Updated Dyre, Dropped by Office Macros

Whenever attackers make a shift in tactics, techniques, and protocol (TTP), we like to make note of it to help both customers and the rest of the Internet community. We recently analyzed a sample that started out appearing to be Dridex, but quickly turned into a headache leading to Dyre that featured some notable differences to past Dyre samples. One PhishMe user was targeted to their personal account, and here’s a copy of the phishing email:

Figure 1 -- Phishing email

Figure 1 — Phishing email

Once opened, we’re presented with the very familiar story of “please enable this macro so you can get infected”. This time, they do give a few more instructions to the user, saying that the data is “encoded” and macros need to be enabled to read the text.

The Evolution of Upatre and Dyre

Over the last few months, we’ve been tracking Dyre and reporting changes to the malware on this blog.  Dyre’s latest iteration shows  yet another shift in tactics – one that combines characteristics of Dyre with Upatre code to create a new downloader… Figures 1, 2, 3 and 4 shows three different emails, all with the same content but with different malicious links, which we we’ll use interchangeably in our examples.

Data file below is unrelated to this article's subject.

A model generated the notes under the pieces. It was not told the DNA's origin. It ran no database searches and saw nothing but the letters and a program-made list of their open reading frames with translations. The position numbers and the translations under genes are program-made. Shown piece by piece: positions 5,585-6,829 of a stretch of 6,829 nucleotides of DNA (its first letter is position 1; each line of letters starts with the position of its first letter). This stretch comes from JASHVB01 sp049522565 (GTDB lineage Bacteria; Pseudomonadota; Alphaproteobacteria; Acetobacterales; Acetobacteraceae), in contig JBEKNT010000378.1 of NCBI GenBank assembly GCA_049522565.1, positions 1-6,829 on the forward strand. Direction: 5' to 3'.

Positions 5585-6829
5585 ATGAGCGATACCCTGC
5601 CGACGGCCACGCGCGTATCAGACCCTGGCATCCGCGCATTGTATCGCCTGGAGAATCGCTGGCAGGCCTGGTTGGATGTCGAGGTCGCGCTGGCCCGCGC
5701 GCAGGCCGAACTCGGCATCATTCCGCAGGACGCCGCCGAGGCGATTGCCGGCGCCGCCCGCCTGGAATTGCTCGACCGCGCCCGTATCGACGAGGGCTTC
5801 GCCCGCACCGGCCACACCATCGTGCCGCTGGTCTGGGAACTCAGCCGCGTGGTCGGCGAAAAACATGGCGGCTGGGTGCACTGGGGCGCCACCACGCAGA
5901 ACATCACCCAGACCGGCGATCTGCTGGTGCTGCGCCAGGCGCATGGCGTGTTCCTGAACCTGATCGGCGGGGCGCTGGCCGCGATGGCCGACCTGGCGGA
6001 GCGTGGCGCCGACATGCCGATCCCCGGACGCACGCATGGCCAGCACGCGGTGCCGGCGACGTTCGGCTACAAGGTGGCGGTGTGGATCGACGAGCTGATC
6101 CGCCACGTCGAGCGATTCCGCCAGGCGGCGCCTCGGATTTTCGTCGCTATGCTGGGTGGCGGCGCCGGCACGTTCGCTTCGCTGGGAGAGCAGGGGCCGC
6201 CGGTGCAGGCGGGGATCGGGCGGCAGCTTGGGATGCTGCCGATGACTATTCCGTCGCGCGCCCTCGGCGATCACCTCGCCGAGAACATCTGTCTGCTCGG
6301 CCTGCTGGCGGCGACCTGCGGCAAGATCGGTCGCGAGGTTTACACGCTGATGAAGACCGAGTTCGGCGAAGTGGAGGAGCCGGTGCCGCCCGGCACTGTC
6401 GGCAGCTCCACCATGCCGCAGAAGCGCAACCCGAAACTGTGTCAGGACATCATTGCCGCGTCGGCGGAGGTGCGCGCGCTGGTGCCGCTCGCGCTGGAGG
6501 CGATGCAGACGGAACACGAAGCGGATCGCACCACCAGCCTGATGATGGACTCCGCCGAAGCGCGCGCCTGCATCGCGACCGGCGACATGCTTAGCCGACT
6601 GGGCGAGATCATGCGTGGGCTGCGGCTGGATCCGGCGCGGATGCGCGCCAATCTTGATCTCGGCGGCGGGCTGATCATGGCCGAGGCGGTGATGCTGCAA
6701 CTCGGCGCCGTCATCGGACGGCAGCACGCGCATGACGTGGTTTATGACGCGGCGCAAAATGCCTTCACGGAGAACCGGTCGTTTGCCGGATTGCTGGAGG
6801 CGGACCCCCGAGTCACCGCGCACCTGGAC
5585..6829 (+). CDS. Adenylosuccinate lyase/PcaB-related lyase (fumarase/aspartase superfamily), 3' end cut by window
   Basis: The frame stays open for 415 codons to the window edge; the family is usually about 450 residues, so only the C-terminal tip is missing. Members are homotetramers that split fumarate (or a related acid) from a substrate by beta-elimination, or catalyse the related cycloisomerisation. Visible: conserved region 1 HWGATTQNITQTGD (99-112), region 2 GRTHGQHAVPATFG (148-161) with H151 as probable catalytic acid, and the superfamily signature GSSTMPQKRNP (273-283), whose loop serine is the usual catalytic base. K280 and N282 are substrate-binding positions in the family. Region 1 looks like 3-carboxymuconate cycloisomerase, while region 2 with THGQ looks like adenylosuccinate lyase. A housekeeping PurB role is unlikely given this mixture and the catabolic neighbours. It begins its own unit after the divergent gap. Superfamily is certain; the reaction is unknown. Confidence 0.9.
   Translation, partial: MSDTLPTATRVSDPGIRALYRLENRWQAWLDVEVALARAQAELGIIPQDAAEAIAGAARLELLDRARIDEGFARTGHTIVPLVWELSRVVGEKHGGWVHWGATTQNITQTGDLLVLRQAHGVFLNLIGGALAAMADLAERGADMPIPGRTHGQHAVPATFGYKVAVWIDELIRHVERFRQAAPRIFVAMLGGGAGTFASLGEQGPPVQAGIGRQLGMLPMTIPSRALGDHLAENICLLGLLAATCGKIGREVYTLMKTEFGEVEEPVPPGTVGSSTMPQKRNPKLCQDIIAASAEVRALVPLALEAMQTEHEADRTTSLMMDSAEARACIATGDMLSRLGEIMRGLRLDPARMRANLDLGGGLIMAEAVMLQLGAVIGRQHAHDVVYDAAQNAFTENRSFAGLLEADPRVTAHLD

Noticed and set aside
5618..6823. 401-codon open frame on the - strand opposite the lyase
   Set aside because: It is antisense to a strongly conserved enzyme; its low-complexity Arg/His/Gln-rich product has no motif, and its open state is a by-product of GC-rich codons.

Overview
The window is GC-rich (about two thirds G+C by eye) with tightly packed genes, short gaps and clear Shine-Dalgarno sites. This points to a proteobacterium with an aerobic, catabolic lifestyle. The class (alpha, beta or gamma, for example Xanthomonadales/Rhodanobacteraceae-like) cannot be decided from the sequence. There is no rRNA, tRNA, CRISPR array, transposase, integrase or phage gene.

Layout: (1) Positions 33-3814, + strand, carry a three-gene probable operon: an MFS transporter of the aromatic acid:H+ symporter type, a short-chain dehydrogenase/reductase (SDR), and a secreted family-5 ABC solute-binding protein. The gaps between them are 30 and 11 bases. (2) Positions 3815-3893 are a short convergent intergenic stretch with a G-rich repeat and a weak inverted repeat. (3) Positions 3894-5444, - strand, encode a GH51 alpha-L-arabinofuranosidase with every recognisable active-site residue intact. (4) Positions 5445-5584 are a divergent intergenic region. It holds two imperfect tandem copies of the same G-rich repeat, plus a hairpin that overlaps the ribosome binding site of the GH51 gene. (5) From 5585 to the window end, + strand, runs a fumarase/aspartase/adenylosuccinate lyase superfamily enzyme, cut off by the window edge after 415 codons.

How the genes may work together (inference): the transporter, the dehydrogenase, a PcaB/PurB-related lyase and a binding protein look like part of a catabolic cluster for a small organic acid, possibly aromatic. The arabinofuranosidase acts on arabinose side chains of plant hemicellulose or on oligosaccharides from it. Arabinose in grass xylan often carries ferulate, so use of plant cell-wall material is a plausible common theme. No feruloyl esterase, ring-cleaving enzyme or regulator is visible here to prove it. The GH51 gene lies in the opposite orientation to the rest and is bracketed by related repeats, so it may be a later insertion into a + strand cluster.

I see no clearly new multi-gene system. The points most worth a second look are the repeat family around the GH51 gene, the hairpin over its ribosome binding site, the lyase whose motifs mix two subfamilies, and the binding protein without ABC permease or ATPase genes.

Top 10 Phishing Attacks of 2014

With December upon us and 2014 almost in the books, it’s a perfect time to take a look back at the year that was, from a phishing standpoint of course. If you’ve been following this blog, you know that we are constantly analyzing phishing emails received and reported to us by PhishMe employees. What was the most interesting phishing trend we observed in 2014? While attackers are loading up their phishing emails with new malware all the time, the majority of their phishing emails use stale, recycled content.

Two Attacks… Two Dyres… All Infrastructure

Over the last few days, we have seen two waves of Dyre. The attackers have changed things up a bit and made it harder to analyze. By using memory forensics techniques, we took a peek into their command and control (C2) infrastructure. The #1 rule of memory forensics…everything has to eventually be decoded, and we’re going to use this to our advantage. Here’s a quick look at the waves of emails we received. (Figures 1 and 2)

Figure 1 phishing fax

Figure 1 — First wave of Dyre

Project Dyre: New RAT Slurps Bank Credentials, Bypasses SSL

When analyzing tools, tactics, and procedures for different malware campaigns, we normally don’t see huge changes on the attackers’ part. However, in the Dropbox campaign we have been following, not only have the attackers shifted to a new delivery domain, but they have started to use a new malware strain, previously undocumented by the industry, named “Dyre”. This new strain not only bypasses the SSL mechanism of the browser, but attempts to steal bank credentials.